To my shame, this is a song that I wasn’t even consciously aware of until about a month ago. I first came across via. Massive Attack’s cover on their Blue Lines album, and whilst checking that out online for the chords came across this – the original – on YouTube, and was hooked. The hypnotic trance-like groove just sucks you in and suddenly you’re in another world where the concept of time dissappears – I could (and have) listened to this over and over again.
Despite the song being huge in the US (it was only a minor hit here in the UK) William DeVaughn, who wrote and sung the song (it’s often mistakenly credited to Curtis Mayfield) wasn’t able to capitalise on its success, despite a first-rate album to accompany the song. That may have had something to do with his preaching and admonishing of the audience during gigs (DeVaughn was a Jehovah’s Witness when the song was written), and eventually he walked away from the music business, with occassical sporadic re-appearances.
None of that, however, detracts from the quality of *this* song. Recorded with the legendary MFSB, responsible for the Philly sound that was the foundation of the success of the likes of Harold Melvin & the Blue Notes, The O’Jays, and The Stylistics, the song is essentially one long laid-back groove, over which DeVaughn’s silky vocal intones a (preobably religiously influenced) paean that acknowledges that, despite what you don’t have, there is still plenty to be thankful for.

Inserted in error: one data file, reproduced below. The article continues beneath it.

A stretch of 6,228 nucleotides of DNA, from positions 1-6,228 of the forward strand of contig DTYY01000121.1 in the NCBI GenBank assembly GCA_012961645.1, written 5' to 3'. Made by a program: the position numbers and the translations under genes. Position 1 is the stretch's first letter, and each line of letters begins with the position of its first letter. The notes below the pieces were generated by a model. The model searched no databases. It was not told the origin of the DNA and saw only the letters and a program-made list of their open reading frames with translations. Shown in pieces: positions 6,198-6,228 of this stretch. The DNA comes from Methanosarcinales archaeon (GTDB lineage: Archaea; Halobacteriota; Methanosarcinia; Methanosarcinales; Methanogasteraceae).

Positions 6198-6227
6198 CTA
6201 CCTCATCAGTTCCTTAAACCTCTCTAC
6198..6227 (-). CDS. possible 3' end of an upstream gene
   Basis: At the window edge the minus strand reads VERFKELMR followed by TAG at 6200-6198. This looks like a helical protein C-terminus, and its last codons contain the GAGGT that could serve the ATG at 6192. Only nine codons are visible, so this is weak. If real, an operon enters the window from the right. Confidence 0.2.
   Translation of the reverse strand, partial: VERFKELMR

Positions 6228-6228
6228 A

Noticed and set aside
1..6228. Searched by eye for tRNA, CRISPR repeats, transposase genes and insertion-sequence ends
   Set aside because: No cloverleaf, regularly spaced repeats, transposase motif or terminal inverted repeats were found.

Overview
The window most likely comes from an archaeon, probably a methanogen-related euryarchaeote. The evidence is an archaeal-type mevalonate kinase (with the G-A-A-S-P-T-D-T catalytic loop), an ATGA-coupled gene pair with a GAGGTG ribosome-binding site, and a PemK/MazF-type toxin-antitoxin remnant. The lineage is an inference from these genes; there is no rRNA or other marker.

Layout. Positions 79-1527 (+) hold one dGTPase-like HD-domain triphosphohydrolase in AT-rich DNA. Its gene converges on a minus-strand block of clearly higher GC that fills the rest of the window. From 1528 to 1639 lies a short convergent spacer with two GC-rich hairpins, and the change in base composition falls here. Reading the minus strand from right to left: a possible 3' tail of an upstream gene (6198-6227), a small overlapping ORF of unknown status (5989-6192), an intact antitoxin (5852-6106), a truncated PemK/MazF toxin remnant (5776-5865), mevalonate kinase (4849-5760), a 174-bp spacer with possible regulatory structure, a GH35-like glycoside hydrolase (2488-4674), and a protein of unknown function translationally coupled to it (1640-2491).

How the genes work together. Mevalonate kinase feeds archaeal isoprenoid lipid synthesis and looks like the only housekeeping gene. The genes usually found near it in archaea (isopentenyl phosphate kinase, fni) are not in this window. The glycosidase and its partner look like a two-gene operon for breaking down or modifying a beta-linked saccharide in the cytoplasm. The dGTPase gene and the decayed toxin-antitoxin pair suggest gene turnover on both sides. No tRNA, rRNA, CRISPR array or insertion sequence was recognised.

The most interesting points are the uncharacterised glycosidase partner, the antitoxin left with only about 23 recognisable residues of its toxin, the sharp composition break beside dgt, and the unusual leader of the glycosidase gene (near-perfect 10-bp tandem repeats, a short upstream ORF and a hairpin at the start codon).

So this on the ukulele. Hell, why not! It’s only two chords, after all. It *is* about the groove, and that’s not easy to teach, let alone describe. Listen to the song, particularly where it’s in instrumental mode, you can clearly hear the guitar chopping away, just put it on a loop and play along – over time you’ll get it. Despite the fact that it’s only two chords, those are best played – as indicated on the sheet – as barre chords on the 9th and 7th frets. That way you can really get that choppy rhythm working. I’ve also included a brief little riff that you can play over those chords as well. Again, listen to the original and you’ll work it out. This one is all about feel.